US Policy Orientation

Donald Trump and China: A Contest for Primacy

15 Nov, 2016    ·   5180

Prof Srikanth Kondapalli remarks on the president-elect's isolationist tendencies and why China might be concerned

Srikanth Kondapalli
Srikanth Kondapalli
Distinguished Fellow
The dramatic win of Donald Trump as the 45th President of the US at the hustings has caught many a nation by surprise given the critical outreach of the country in the economic, political, strategic and military spheres of the world.

Trump’s foreign policies after assuming office from January 2017 have become major debating points in terms of their impact on the rest of the world. While Trump made several disparaging remarks during the heat of the election campaign, in the last three decades, there is a definite trend in the US of a huge chasm between electoral-time barbs and criticism of other countries, and the pragmatic policies followed while in office. If this trend continues, predictable outcomes in US foreign policy towards the rest of the world may be witnessed.

Traditionally, US foreign policy has veered between isolationism till World War II, and off-shore balancing through the hundreds of naval bases and facilities globally through controlled engagement policies or a mix of the latter policies. With over US$18 trillion in gross domestic product and by heading the 'new economy' of information and communications technologies, apart from its cutting edge military forces, US policies influence every nook and corner of the Earth, although interventions in Iraq, Afghanistan and Syria have dented this US profile.
Trump has promised to make the US great again. He has also been critical of its uneven and costly relations with allies, and mounting trade deficits with China and its currency manipulation policies. If Trump expands cooperative relations with Russia as promised during the elections – thus making radical departures in US policy that has so far stressed further isolation in the backdrop of developments in Crimea – then China is likely to face US' wrath in the coming years.

More significantly, China has been challenging US' primacy in all the three new security domains – cyber, space, and maritime. This would constrain Trump’s plan to make the US great in the decades to come. While Trump may not flag the Democratic Party’s obsession with human rights violations in China, China’s contestation of US primacy in global and regional affairs is likely to be the flashpoint between the two in the coming years. Domestically, the new leadership in China since 2012 has jettisoned Deng Xiaoping’s policy of “keeping a low profile” and has instead had been following a policy to “accomplish something” -  which is protecting China’s interests abroad.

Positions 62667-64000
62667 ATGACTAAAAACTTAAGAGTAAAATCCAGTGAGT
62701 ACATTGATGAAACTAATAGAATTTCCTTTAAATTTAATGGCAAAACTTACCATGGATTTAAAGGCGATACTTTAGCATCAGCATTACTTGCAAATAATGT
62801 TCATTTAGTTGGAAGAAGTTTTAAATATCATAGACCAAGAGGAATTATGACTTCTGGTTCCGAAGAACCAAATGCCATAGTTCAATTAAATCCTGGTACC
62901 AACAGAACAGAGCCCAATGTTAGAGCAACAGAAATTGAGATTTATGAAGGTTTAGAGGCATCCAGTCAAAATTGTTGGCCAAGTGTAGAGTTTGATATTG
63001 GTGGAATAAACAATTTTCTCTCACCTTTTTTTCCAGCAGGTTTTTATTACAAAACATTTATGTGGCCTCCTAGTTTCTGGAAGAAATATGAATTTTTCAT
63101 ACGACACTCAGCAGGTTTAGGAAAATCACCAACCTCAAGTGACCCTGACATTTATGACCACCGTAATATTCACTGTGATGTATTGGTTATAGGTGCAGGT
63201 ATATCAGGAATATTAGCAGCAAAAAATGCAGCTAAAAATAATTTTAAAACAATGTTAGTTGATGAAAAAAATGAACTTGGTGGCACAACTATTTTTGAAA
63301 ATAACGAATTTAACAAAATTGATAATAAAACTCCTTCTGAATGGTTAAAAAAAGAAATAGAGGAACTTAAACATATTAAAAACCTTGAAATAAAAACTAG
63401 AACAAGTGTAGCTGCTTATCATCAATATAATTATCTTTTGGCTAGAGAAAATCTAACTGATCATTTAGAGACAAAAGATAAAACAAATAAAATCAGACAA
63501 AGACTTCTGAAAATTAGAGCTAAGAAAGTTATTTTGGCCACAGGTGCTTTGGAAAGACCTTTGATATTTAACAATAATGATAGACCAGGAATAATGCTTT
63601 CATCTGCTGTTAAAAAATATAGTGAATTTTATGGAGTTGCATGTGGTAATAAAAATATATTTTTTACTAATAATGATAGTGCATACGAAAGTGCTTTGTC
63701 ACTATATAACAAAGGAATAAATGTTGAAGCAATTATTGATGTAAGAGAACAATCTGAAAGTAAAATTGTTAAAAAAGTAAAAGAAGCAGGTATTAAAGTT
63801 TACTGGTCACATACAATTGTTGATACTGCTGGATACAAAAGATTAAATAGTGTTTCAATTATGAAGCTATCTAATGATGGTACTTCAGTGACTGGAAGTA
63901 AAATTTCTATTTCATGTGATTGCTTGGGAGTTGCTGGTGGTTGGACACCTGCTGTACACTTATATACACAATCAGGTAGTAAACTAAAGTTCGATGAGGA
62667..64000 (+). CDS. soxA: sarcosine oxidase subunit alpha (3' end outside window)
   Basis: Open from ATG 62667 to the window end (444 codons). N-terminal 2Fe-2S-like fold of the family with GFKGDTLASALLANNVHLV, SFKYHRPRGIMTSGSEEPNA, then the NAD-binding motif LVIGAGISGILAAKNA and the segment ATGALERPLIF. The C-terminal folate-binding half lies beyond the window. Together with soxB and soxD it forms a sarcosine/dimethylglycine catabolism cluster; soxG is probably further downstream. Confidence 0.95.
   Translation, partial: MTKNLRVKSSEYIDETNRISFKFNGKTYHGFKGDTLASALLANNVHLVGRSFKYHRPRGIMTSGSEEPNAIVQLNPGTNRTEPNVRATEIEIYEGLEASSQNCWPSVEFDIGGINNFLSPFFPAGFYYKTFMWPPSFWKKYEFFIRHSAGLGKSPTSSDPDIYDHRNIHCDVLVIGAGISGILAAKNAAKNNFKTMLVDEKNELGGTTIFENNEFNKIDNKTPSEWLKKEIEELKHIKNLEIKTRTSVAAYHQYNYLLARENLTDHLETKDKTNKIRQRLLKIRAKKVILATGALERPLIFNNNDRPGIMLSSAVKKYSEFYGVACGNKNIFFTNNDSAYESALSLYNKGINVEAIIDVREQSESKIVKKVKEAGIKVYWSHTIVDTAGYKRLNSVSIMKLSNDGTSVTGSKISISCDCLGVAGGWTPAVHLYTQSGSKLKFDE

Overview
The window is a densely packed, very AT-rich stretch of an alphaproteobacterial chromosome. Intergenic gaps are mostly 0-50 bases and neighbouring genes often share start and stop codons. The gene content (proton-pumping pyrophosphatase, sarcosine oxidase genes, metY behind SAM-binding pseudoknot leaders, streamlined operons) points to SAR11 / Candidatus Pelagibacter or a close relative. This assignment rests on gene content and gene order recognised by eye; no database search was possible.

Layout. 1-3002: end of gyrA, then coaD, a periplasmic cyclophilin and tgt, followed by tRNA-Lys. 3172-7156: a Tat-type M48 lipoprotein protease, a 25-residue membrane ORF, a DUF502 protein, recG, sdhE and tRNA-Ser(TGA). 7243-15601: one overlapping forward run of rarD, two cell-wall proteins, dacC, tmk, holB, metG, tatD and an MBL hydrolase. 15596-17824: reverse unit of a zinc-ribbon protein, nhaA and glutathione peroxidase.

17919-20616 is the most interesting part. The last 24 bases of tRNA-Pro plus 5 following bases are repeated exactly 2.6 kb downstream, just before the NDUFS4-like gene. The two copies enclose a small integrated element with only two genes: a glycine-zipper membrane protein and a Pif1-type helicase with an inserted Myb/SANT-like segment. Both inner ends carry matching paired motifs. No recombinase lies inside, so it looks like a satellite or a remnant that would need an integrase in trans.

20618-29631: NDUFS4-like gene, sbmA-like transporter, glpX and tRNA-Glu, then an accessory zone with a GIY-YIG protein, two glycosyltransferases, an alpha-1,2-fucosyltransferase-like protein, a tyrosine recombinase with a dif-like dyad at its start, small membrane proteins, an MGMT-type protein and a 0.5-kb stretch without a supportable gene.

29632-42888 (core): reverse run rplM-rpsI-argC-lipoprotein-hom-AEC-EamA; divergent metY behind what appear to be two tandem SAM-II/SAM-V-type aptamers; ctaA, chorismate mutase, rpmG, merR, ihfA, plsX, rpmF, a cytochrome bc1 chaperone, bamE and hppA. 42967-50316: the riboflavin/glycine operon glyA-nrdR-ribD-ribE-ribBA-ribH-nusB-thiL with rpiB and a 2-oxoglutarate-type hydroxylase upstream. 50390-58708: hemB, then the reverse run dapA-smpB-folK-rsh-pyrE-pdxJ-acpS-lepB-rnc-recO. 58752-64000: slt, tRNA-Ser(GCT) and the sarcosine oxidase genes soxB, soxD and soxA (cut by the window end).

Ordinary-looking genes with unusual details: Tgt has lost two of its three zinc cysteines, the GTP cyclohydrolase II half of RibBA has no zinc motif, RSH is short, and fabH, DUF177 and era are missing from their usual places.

Despite his isolationist streak, Trump understands that China’s advances globally and regionally came at the cost of the US and Russia playing one against the other. Thus China became a swing state in the later part of the Cold War by aligning with the US and contributing to the disintegration of the then Soviet Union. Also, by joining the US-led globalisation process China became the largest trading country, displacing the US and its allies. By staying neutral in the Georgian and Crimean crises, China forced Russia to veer towards Beijing in the light of mounting European sanctions. Trump’s approach towards Russia thus will alter geo-strategic equations and expose Chinese vulnerabilities.

Trump is also aware that China has been attempting to force the US out of Asia since the USS Impeccable was shooed away from the South China Sea in 2009. Comments made by the Chinese President at the Conference on Interaction and Confidence-Building Measures in Asia (CICA) summit in May 2014 on Asian countries looking after their own security rubbed the US the wrong way. Weaning the Philippines and Malaysia away from the US camp has further curtailed US manoeuvrability in the South China Sea. Beijing's free trade policies vis-à-vis Australia, New Zealand, East Asia and other regions has added momentum towards the nudging of the US from these regions.

China unsuccessfully sold the US the idea of a “new type of major power” relationship at the Sunnylands meeting between Obama and Xi Jinping in June 2013, even as it denied a similar status to Japan and India. China is nudging the US to acknowledge Beijing’s 'equal' status with the US – a point Trump will find unpalatable in the coming years.

As a businessperson, Trump also noted in the election campaign the acute asymmetry in US' trade relations with China. Of the more than half a trillion in trade with China, Beijing has a surplus of nearly US$400 billion with the US. China, with its tight control over Renminbi valuation, artificially kept it as low as over 40 per cent, despite the International Monetary Fund (IMF) accommodating it as a part of the global basket of currency in December 2015. This is hurting the US economy, as Trump noted during the election campaign.

Despite reaching out to Trump soon after the election results were known and despite the outwardly calm, China’s leadership is wary of the unchartered course of its relations with the US under the new presidency. Soon after the election results, while President-elect Trump made statements regarding the pursuit of pragmatic policies during his tenure, including being even in his policies with other countries, China is a concerned country.